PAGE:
Animals can provide a sense of calm, comfort and safety. As a friendly, nonjudgmental therapy partner, they can divert attention away from a stressful situation, stabilize emotions and improve communication. When patients interact with therapy dogs, spirits can be lifted and blood pressure can be lowered. Motor control can be regained through petting, grooming and games of fetch. Speech can be relearned through calls and commands.
When animals are partnered with a healthcare professional, they play an integral part in the therapy process.
“I never ever underestimate the power of what the dogs can bring to our therapy sessions.”
—Pam Forsythe, Retired Physical Therapist, Essentia Health
The requirements for therapy dogs are very detailed because clinicians are very specific about their patients’ goals and expectations during recovery. And although the field of animal assisted therapy has grown and the benefits are clear, experts readily acknowledge the use of animals in medical settings suffers from a lack of knowledge and financial support. A gift to the Miller-Dwan Foundation designated to the Animal Assisted Therapy Fund will:
Animal-assisted therapy is using an animal as part of goal-oriented therapy sessions for psychological and physiological benefits.
A therapy animal provides a safe topic of conversation to kick-start the connection between therapist and client. It has been found that dog-assisted therapy has a positive impact on behaviors and conditions like anxiety, anger, post-traumatic stress disorder and conduct disorders. Animal-assisted therapy can also reduce aggressive behavior and increase trust.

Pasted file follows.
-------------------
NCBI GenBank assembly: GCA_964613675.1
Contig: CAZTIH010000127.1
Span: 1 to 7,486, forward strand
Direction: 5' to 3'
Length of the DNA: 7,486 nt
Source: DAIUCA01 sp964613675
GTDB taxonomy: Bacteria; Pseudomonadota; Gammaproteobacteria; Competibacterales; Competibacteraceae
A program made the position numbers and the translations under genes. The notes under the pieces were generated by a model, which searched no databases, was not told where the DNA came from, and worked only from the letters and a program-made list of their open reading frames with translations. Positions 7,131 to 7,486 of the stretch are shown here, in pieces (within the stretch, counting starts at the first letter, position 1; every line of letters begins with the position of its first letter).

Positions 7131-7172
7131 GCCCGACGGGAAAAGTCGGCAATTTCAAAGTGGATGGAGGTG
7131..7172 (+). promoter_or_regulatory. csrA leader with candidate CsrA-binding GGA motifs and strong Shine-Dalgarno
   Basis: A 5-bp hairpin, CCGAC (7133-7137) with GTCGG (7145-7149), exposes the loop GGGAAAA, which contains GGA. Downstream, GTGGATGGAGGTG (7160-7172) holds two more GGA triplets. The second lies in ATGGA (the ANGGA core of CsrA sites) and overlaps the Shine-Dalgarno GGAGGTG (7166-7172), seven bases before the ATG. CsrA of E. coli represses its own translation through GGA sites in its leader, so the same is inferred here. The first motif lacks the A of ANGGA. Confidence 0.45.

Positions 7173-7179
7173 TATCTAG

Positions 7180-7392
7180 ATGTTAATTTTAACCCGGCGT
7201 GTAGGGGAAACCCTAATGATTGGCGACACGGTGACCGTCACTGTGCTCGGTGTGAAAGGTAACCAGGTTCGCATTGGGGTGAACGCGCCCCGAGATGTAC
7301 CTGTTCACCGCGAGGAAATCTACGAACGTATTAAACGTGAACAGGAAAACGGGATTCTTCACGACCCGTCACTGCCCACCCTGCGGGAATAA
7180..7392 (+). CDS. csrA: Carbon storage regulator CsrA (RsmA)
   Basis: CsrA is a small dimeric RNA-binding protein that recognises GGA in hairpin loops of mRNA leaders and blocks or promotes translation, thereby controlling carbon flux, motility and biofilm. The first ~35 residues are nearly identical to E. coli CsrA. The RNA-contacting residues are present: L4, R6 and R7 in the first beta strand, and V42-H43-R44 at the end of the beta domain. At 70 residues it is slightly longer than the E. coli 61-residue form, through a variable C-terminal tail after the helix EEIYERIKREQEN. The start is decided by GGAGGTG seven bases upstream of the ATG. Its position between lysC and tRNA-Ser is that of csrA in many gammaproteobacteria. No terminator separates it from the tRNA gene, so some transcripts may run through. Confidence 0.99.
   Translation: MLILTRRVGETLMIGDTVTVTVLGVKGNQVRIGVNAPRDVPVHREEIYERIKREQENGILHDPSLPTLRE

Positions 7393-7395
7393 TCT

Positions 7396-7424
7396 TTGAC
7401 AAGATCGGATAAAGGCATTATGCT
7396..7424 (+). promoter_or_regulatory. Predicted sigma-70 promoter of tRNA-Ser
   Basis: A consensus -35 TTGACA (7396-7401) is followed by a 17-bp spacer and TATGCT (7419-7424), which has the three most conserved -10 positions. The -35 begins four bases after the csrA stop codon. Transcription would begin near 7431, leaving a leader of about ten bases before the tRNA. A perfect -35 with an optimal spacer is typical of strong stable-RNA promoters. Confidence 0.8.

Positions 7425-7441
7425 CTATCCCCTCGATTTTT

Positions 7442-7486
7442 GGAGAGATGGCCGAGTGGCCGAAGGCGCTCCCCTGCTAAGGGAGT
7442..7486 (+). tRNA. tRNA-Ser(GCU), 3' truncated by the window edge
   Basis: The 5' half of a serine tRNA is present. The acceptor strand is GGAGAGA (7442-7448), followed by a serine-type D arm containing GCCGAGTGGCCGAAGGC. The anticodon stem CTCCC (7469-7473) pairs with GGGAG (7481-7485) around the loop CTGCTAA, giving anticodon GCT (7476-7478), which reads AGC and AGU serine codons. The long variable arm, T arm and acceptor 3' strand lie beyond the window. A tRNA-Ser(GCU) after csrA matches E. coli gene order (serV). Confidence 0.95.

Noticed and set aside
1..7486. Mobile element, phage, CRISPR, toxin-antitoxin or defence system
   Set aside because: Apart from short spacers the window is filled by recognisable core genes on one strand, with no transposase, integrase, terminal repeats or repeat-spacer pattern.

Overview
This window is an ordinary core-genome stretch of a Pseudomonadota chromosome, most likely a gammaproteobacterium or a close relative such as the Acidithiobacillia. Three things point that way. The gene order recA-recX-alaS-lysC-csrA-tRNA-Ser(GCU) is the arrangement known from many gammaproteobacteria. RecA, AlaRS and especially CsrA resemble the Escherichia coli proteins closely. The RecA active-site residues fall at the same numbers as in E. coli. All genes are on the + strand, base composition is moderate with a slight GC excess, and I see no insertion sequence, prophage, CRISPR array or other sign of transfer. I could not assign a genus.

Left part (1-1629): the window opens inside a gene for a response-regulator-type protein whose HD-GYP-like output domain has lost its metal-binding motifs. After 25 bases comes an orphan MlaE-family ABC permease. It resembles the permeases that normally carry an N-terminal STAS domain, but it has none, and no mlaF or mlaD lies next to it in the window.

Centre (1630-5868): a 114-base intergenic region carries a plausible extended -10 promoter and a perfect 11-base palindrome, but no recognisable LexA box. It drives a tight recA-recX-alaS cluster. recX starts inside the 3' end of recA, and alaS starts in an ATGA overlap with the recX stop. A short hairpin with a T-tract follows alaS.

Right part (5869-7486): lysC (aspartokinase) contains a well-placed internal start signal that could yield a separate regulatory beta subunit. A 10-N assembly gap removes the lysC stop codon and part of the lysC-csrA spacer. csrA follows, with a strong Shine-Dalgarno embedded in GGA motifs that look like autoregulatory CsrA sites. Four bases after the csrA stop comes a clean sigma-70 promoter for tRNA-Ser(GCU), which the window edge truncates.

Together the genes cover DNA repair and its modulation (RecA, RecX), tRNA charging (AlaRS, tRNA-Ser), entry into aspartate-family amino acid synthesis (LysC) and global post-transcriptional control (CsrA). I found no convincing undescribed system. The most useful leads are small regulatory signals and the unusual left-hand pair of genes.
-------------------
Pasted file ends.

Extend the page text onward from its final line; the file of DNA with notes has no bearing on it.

Therapeutic time with animals has been shown to reduce the stress hormone cortisol and pain levels after surgery. Animals can help improve cardiovascular health in heart patients. They can also increase physical movement and activity through walks and play.
Service animals provide assistance such as guiding the blind or alerting for diabetes and seizures. A therapy animal assists a therapist in connecting with patients and going through the motions of therapy.
Your dog may be able to become a therapy dog that can provide comfort and attention to people in hospice, schools, and more, or an emotional support dog that offers therapeutic benefits through companionship. Becoming a therapy dog requires several steps including basic obedience, an evaluation, health assessment and background check.
If you and your dog have completed all necessary steps or would like more information on volunteering as a pet therapy team with Miller-Dwan Foundation, call 218.786.5829.